APPELLATE COURT OF ILLINOIS, FIRST DISTRICT, THIRD DIVISION
520 N.E.2d 757, 165 Ill. App. 3d 783, 117 Ill. Dec. 406 1987.IL.1937
Appeal from the Circuit Court of Cook County; the Hon. Albert Green, Judge, presiding.
PRESIDING JUSTICE McNAMARA delivered the opinion of the court. RIZZI and WHITE, JJ., concur.
DECISION OF THE COURT DELIVERED BY THE HONORABLE JUDGE MCNAMARA
Plaintiff Howard R. Conant, Jr., a real estate developer, filed a complaint alleging that he sought to purchase certain commercially developed real estate and, along with his real estate broker, defendant Ernest Karris (broker), developed an offer based upon certain confidential information he possessed; however, the seller rejected plaintiff's offer of $1,500,000 and accepted the offer of $1,600,000 made by the broker's brother, defendant Nicholas A. Karris (buyer). The trial court found plaintiff had failed to allege any wrongdoing by defendants. Pursuant to section 2-615 of the Code of Civil Procedure (Ill. Rev. Stat. 1985, ch. 110, par. 2-615), the court dismissed the first amended complaint for a constructive trust, accounting and other relief.
Other defendants include American National Bank and Trust Company of Chicago as trustee holding legal title to the real property, dismissed by the trial court as a party; defendant La Salle Hubbard Corporation, of which Nicholas Karris is the president and sole shareholder, and which is beneficial owner of the real estate; and defendant Water Tower Trust and Savings Bank, dismissed sua sponte by the trial court as a party.
The real estate at issue is a commercially developed parcel located at 125 West Hubbard Street in Chicago. The first amended complaint alleges that in September 1984, the defendant broker approached plaintiff and informed him that the subject property was for sale. In early January 1985, plaintiff and the defendant broker, "the latter acting as plaintiff's broker, together developed for plaintiff's sole benefit an offer" to buy the property at a price of $1,500,000. The offer was "generated using confidential information developed by plaintiff . . ., which plaintiff disclosed to [the broker] solely in his capacity as plaintiff's real estate broker." The confidential information was contained in a computer printout, a copy of which was given to defendant broker in his capacity as plaintiff's broker.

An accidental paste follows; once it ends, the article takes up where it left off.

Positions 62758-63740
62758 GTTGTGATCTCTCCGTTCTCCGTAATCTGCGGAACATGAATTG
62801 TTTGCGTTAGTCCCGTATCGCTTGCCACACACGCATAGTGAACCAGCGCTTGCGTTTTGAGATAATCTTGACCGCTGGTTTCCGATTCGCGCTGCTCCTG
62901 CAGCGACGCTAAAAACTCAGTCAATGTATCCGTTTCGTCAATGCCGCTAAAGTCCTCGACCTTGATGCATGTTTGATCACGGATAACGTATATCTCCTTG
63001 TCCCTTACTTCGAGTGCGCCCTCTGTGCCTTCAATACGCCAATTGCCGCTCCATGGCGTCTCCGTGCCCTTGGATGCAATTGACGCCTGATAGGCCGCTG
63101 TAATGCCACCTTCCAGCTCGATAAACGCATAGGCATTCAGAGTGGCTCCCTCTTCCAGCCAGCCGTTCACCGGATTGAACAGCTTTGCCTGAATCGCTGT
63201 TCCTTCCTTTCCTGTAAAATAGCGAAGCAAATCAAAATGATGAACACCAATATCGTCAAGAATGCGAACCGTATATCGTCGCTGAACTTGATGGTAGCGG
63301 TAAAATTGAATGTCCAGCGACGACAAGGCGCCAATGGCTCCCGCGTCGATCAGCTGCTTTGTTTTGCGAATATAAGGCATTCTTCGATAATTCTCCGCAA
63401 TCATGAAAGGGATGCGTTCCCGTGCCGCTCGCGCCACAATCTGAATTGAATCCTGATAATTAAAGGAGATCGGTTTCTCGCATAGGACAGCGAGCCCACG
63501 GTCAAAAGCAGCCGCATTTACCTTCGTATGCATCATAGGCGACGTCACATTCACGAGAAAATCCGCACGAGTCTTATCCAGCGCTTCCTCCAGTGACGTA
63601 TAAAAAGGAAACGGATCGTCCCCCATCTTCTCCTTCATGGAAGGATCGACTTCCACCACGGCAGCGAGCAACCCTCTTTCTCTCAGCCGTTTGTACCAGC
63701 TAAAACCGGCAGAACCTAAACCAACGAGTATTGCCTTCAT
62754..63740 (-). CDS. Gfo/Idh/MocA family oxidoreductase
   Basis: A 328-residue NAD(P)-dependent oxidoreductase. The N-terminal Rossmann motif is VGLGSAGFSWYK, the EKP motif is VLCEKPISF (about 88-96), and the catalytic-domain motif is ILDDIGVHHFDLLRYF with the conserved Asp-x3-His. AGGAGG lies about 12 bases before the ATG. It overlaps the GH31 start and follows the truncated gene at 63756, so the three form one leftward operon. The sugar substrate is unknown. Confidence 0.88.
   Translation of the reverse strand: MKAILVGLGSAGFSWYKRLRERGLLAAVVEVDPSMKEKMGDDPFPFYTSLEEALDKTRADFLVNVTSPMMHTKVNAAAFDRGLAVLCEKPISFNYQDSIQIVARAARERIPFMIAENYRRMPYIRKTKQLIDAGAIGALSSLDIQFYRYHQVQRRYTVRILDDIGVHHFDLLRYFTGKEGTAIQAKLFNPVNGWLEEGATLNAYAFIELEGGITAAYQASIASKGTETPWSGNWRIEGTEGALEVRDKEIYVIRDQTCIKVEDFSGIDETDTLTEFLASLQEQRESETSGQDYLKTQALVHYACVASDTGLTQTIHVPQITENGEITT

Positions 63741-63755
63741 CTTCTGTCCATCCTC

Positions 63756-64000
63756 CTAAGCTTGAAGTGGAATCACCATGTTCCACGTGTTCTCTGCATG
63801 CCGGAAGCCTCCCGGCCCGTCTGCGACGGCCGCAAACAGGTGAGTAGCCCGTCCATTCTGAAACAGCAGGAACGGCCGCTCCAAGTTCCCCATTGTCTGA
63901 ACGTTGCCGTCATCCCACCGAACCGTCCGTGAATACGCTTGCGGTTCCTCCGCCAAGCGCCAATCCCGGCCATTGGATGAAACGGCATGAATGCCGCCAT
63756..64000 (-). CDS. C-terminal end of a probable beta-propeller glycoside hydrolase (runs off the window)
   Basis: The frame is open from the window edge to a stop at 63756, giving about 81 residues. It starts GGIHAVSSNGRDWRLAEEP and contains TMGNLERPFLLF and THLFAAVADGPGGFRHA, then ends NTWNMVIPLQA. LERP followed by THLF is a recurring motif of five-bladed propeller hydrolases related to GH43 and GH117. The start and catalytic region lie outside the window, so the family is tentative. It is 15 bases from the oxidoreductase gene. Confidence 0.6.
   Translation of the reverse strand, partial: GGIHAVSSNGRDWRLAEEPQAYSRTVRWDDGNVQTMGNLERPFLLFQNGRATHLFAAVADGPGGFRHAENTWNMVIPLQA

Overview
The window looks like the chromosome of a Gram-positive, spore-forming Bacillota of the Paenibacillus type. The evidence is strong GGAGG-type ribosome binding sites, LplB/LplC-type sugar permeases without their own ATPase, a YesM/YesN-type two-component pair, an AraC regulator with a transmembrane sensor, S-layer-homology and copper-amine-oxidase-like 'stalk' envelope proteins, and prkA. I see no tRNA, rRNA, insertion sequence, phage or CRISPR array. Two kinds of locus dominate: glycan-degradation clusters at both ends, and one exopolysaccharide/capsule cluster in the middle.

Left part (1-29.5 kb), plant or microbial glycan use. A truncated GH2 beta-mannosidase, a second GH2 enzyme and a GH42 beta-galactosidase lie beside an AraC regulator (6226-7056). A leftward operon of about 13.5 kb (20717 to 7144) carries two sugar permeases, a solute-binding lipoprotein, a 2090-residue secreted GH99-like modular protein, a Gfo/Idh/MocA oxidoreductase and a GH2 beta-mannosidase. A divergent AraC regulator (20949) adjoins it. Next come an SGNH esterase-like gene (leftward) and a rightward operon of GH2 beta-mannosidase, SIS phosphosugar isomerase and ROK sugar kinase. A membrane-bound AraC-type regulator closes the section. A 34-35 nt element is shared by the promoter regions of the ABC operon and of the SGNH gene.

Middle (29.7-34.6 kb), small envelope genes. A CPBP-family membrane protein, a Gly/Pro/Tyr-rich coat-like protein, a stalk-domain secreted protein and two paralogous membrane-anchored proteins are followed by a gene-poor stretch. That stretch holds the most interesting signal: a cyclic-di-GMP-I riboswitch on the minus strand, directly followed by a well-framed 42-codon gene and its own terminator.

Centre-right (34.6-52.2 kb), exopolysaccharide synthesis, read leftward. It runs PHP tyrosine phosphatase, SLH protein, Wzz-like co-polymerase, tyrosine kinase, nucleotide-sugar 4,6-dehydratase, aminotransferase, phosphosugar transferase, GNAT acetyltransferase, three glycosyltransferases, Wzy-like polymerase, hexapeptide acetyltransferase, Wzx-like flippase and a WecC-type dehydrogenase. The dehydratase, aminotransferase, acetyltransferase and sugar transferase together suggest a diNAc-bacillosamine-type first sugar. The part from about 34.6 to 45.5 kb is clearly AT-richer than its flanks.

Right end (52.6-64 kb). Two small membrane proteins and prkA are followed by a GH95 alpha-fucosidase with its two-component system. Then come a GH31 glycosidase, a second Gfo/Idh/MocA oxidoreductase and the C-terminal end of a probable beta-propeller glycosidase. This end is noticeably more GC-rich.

On January 9, 1985, the defendant broker "informed plaintiff that an offer to purchase the property for $1,400,000 had been submitted to the owner and that the owner had agreed that said price was acceptable, although the earnest money had not yet been deposited. Ernest Karris urged plaintiff to move quickly to submit the offer of $1,500,000 that Ernest Karris had suggested."
The amended complaint alleges further that the broker, "without plaintiff's knowledge or consent, disclosed the terms of plaintiff's offer and the confidential information to his brother, Nicholas Karris, and solicited Nicholas to submit a competing offer to the owner. At that time, Nicholas knew that Ernest was plaintiff's broker for the purchase of the Property."
On January 15, 1985, the defendant broker asked plaintiff to "hold" his offer because "our group," including his brother, wanted to make a competing offer. "Plaintiff refused to 'hold' his offer, protested the proposed submission by [the broker] of a competing offer for the property, and demanded that [the broker] continue to act only as plaintiff's broker and not for a competing potential purchaser."
On January 16, 1985, plaintiff submitted an offer for $1,500,000 to the seller. The written offer included the defendant broker's name as the agent entitled to a broker's commission.
On January 22, 1985, the defendant buyer offered to purchase the property for $1,600,000 and the seller accepted the offer. On January 25, 1985, the seller informed plaintiff that his offer had been rejected.
On December 18, 1985, plaintiff filed this suit. On June 18, 1986, the trial court dismissed plaintiff's original complaint for constructive trust and other relief. The court specifically found that the complaint was fatally deficient in that "it is unclear whether the defendants' successful bid on the property directly competed with plaintiff's bid, submitted at the same time, and thus violated the duties imposed by the defendants' ...